The design of Boston City Hall is a charged topic. Some people love it, others hate it, and for those who fall into the latter category, local architect Ann Sussman thinks she knows why.
“Biologists describe people as wall-hugging, which explains why they avoid City Hall Plaza,” says Sussman, author of the book “Cognitive Architecture” and a resident of Concord. “The edges are too hard, and your subconscious, which is guiding you, says don’t go there.”
The idea that we have hard-wired biological responses to the built environment is increasingly popular. Architects hope that by figuring out how to measure and decode these responses, they can learn to design buildings that function better and more effectively flatter our ingrown aesthetic sensibilities.
“The body is constantly communicating in ways we’re not fully understanding right now,” says Mark Collins, codirector of the Columbia University GSAPP Cloud Lab. “What everybody is interested in is tapping into the senses and getting this incredibly rich, detailed, but sometimes incomprehensible signal that comes out.”
At the moment, architects and their neuroscientist collaborators have a few “biosensing” techniques they can use to evaluate how people react to places. These include measuring galvanic skin response, monitoring brain waves with an EEG, and eye-tracking, in which a wearable device lets researchers record how people’s eyes move around a space. Sussman recently conducted one such study, a small-scale experiment in which she and her collaborators at Boston's Institute of Human-Centered Design had 33 volunteers look at a computer monitor outfitted with an eye-tracker as it displayed images of iconic Boston places like Trinity Church, City Hall, and Copley Square. Based on the eye-tracking data, the team created heat maps of the images, which glow brighter in places where people look the most and settle their gazes.
The results were not altogether surprising. People tended to fixate on areas of high contrast, like a doorway, and on other people (especially faces), like the portrait of Mayor John Collins on the side of City Hall and a pair of statues flanking the entrance to Trinity Church. Participants were also attracted to a black and white vinyl mural of a man on a raft installed last fall between the 44th and 50th floors of 200 Clarendon St.
“You can see how Boston Properties would be interested [in this kind of work]. It was smart to put up the art installation. It was one area where people looked most whether they consciously intended to or not,” Sussman says.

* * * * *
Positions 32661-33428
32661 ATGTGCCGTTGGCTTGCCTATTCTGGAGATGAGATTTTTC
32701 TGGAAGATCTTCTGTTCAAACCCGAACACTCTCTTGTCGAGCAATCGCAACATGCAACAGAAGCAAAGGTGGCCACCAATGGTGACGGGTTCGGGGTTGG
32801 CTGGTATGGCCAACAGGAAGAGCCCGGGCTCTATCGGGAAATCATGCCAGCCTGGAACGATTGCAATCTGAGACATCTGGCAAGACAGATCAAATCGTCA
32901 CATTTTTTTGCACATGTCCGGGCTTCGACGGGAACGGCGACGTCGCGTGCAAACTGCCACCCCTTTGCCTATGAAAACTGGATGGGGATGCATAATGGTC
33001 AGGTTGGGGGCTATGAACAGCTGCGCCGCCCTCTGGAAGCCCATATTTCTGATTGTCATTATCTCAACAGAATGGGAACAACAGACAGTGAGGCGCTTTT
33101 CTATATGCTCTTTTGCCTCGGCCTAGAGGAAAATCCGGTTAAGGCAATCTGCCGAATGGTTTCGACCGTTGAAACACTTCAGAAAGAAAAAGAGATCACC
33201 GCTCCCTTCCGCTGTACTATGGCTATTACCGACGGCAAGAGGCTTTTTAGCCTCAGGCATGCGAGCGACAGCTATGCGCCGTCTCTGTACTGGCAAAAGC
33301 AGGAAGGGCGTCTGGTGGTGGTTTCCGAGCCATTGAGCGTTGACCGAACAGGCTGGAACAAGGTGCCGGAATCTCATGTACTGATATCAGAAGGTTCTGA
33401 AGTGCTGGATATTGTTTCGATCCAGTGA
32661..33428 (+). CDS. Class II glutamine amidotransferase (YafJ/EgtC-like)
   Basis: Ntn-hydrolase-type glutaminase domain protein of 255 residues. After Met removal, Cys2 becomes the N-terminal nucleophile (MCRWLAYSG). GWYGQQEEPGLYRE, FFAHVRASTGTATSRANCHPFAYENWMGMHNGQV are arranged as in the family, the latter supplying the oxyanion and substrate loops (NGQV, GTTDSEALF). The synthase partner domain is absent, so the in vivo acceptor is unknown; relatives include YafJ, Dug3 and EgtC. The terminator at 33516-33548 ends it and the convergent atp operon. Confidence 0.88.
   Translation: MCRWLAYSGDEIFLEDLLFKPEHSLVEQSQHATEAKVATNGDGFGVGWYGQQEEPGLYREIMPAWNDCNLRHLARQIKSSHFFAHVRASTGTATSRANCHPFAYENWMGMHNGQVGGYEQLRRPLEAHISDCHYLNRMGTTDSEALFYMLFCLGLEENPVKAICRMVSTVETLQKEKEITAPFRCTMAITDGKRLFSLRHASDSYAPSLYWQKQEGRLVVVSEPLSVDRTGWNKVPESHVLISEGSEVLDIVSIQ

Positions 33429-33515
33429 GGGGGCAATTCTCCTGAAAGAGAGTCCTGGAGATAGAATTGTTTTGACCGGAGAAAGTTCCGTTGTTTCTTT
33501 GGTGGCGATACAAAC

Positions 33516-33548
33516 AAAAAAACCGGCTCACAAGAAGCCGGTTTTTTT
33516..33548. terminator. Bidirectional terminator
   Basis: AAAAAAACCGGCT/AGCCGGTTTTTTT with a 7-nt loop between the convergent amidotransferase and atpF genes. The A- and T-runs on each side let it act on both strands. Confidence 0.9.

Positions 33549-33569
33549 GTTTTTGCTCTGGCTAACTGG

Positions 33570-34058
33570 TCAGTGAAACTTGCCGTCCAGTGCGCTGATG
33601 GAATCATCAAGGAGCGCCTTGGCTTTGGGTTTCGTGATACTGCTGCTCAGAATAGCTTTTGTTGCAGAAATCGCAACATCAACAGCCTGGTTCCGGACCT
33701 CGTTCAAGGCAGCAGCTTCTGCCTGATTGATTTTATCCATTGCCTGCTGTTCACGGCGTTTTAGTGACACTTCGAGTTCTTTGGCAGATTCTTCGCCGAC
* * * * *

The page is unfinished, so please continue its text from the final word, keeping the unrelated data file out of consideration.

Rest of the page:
It’s tantalizing to think that we might be able to figure out exactly what people like in a building. Marketers, after all, have been deploying similar approaches for years to better capture consumers’ attention. But experts in the field caution that it still has a long way to go to become useful.
“I would like to see the enthusiasm for these new tools tempered just a little because my fear is that they won’t live up to their early promise if we over interpret the findings,” says Colin Ellard, a neuroscientist and design consultant at the University of Waterloo.
So far, researchers have experimented with a few different applications. A pilot project out of the GSAPP Cloud Lab at Columbia recently used eye-tracking to investigate how best to historically preserve the Nakagin Capsule Tower in Tokyo. The aim was to identify the features of the building architects really focused on in order to prioritize interior and exterior elements for preservation. Another study, run by Ellard, monitored how people react to the plain exteriors of warehouses. The idea was to assess whether a few simple design flourishes could go a long way to boosting the visual appeal of the facades. Ellard found evidence that might be the case.
“One of the things we know for sure is the visual complexity of a facade has an effect on people’s emotional reaction to it,” he says. “Eye-tracking might be able to tell us whether those subtleties in a facade do capture people’s attention, whether they have a mitigating effect on the general story that low facade complexity is not a good thing.”
All of these insights might have been arrived at through intuition, or even by way of less sophisticated forms of technology. For now, biosensing is an intriguing but still limited tool in architecture — one that can be used as a cudgel in arguments about the design of City Hall, but which one day might help architects design buildings more in tune with the people who will use them.
Kevin Hartnett is a writer in South Carolina. He can be reached at email@example.com.